Social fund helps out Gumutindo farmers in difficult times
Posted by Xavier Hamon on 21 September 2015
May and June have been very dry in the mountains around the village of Konokoy in Eastern Uganda. With the rains being late, coffee farmers are still waiting for the cherries to plump up and turn red, ready for harvesting. Farmers rely on the coffee harvest for their main income of the year.
I am travelling with Victor Mandu, who is in charge of supporting savings and loans groups at Gumutindo cooperative. "You see, here is my home town Bubulo. I live very close to the farmers. We have had a lot of sunshine recently and not enough rain".
Farmers will later tell me that food has been scarce – the lack of rain also affected their vegetable and fruit gardens, making it difficult to feed their families.
Fortunately, they have been able to fall back on their 'Social Fund', an emergency and charitable fund set aside by the savings and loan group to help them through a crisis such as this. The social fund will be replenished through coffee sales and regular savings.
Coffee farmer, Martin Maloni, 24, explained to me the benefits that the social fund and having the facility to save have had on him and his family, "‘My family wanted me to withdraw our savings and leave the group, but after attending one meeting, I understood the benefits of saving and being part of the group. So I told them we should stay. When food became scarce, the group bought food and distributed it using the social fund. It is then they understood it was a good thing. And we have saved 450,000 Ush (around $125) this year alone. I am still studying nursing, and hope to buy a cow to have manure so that I can have a fertile soil and good coffee. I also want to stay with the group and continue saving."
Saving and loans groups in the area started two years ago with a group of around 50 men and women, called Bunabumboy. They aim to provide farmers and their families with an opportunity to safely, locally and sustainably save money; as well as accessing loans for diversification of business activities, paying school fees, healthcare and investing in coffee production. The groups are also proving to be a great place to make friends and share day-to-day farming challenges and discuss the coffee business.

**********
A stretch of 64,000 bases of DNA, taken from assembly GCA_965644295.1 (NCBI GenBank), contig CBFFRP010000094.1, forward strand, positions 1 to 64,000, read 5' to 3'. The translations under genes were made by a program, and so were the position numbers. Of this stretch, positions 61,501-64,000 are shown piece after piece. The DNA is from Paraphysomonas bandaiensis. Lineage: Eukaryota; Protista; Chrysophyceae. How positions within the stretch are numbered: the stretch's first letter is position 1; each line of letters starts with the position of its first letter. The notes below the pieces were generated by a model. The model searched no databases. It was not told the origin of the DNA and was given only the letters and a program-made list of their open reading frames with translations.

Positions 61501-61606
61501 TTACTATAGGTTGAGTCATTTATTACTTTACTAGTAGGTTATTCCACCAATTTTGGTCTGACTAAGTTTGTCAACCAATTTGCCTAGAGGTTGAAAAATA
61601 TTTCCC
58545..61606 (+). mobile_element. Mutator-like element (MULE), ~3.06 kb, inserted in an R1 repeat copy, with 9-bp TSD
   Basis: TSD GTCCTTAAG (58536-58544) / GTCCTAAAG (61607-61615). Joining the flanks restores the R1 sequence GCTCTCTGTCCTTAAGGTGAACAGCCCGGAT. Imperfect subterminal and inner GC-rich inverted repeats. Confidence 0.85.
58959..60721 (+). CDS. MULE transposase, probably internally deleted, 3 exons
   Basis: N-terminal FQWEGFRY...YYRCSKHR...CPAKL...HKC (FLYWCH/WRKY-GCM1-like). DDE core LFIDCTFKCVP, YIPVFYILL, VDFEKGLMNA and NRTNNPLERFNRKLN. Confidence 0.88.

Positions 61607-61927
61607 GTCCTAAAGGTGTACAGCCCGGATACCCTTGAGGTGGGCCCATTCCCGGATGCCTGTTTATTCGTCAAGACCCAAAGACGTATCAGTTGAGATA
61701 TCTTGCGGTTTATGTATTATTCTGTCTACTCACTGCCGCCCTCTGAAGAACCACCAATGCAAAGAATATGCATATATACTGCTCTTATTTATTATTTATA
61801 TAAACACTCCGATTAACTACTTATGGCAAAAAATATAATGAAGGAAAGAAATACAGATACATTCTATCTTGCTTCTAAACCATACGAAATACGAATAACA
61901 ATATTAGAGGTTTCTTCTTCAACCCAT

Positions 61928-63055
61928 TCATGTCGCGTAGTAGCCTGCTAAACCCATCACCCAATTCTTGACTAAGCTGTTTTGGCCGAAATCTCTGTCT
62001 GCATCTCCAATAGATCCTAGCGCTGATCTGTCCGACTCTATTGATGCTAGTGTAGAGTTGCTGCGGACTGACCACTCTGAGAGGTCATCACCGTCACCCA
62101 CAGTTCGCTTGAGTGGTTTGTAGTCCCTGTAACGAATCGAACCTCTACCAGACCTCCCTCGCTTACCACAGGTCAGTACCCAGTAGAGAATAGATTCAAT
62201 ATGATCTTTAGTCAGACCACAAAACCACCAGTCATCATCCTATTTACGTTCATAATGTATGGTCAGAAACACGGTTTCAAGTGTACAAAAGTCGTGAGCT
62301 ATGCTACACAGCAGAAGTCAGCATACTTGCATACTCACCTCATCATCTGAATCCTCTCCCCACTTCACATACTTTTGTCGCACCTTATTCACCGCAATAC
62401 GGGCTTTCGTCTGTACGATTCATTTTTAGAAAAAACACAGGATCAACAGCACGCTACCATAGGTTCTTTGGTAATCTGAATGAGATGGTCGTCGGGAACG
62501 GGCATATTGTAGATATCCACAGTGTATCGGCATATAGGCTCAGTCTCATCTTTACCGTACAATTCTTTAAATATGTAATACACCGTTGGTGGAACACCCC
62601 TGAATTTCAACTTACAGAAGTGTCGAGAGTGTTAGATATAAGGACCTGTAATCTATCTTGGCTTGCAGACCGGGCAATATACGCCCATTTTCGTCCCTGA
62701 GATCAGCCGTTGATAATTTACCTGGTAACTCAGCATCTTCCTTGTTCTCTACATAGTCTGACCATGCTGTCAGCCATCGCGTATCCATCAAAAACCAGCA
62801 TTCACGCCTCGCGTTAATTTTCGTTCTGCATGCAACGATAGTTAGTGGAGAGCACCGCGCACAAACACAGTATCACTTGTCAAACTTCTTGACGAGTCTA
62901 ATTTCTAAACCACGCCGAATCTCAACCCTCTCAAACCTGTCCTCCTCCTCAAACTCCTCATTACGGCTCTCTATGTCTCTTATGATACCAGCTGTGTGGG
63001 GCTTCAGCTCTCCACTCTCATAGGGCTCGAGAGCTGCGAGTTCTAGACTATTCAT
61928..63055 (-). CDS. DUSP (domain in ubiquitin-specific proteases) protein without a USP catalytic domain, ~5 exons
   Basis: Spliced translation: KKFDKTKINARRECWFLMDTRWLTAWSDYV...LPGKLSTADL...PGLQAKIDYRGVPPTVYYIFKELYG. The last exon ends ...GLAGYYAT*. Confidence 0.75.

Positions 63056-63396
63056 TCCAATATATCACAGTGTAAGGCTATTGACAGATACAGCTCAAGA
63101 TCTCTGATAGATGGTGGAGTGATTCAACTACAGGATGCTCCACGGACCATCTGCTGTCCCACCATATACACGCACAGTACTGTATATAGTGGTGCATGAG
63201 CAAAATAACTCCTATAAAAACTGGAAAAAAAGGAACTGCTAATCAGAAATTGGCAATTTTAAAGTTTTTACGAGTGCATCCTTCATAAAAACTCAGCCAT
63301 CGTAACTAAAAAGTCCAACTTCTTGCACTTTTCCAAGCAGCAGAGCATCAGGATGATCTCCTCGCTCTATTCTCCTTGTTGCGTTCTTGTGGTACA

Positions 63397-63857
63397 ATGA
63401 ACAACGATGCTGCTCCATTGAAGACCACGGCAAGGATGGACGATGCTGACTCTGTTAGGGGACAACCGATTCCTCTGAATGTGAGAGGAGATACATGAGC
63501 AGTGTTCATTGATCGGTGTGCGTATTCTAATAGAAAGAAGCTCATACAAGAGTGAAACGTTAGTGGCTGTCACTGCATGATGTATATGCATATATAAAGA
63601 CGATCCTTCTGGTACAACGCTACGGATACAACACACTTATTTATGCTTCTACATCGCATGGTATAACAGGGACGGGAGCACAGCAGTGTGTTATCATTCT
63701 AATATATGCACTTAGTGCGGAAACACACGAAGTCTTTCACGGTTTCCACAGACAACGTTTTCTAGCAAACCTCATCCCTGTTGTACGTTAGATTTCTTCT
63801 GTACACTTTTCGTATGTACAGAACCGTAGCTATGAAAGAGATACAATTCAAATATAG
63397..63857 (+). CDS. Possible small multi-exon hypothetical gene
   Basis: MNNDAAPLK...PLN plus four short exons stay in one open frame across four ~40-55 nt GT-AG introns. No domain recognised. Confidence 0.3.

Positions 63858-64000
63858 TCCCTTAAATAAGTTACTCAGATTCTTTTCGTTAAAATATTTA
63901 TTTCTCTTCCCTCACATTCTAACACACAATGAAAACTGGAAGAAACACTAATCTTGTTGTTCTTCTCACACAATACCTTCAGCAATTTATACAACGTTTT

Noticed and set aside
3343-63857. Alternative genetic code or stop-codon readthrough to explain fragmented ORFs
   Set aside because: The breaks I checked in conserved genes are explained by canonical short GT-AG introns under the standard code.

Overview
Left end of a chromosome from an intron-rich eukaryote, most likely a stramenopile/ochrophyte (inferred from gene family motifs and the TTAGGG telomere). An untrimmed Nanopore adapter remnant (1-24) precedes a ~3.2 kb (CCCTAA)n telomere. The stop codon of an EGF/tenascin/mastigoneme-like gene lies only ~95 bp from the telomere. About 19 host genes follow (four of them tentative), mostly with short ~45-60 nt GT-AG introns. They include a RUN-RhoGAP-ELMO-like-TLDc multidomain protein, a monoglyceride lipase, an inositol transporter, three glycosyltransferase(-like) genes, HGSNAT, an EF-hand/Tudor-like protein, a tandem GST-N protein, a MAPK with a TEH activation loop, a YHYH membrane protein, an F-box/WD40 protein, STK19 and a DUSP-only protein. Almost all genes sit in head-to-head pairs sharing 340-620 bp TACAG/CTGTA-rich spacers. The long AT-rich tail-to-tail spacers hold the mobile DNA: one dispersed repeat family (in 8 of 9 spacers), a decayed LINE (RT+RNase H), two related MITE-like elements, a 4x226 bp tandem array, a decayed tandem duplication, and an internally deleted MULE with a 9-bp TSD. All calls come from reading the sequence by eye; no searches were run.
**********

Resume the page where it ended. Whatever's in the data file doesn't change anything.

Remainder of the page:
Twin and Eat Fair (a Fairtrade campaign by Compass Group) have helped set up these saving groups and kick start revolving fund when they reach maturity, to support the investment in farming diversification through small animal rearing and livestock. Local cows provide farmers families with dung which they use for compost, milk for children, and additional income.
"We milk our three cows twice a day. About 20 litres in the morning that we sieve and pack to deliver to the local dairy centre so we get money. In the evening we milk again and keep it for the family. This is the record book"
WOMEN PARTICIPATING IN THEIR OWN RIGHT
In addition to supporting the saving groups, Eat Fair funds are also used to promote increased gender equality at a household-level in coffee farming communities. Women and men participate together in workshops and continue to work through specific activities at home to consider why greater equality is beneficial for women, for families and for overall household income. A key aim is to transfer a proportion of land ownership to women, so that they can take direct responsibility for the earnings from their work.
Agnes, a local leader explains, "As a group we do home visits. Every two weeks we go to a member house and discuss what progress they have achieved according to their vision as a family". In GALS (Gender Action and Learning System) we have learnt how to use tools such as the vision journey to plan for our future".
SUSTAINABLE LAND; SUSTAINABLE FUTURE
The coffee farmers’ groups are also learning about soil conservation, agroforestry and new techniques though field schools organised twice a month on demonstration field plots within their communities. The hands-on field schools see farmers learning about soil erosion, shade management and improved coffee management practices such as pruning and organic pest control.
The natural permanent ground cover maintained on this coffee field stabilises the soil and increases organic matter through leaf fall, which helps to boost soil life.
Progress is steady. It takes time to create change in social dynamics, in handling money and promoting a saving culture, and in realising the importance of soil ecology. But by tackling all three at the same time, together we are improving not just livelihood, and income generation but also climate resilience.
It is fantastic to know that the whole value chain is involved in this project. From a smallholder cooperative union in Uganda throughout a food industry leader in the UK.
So ‘Eat Fair’ and have a positive impact on coffee families who are growing your daily brew!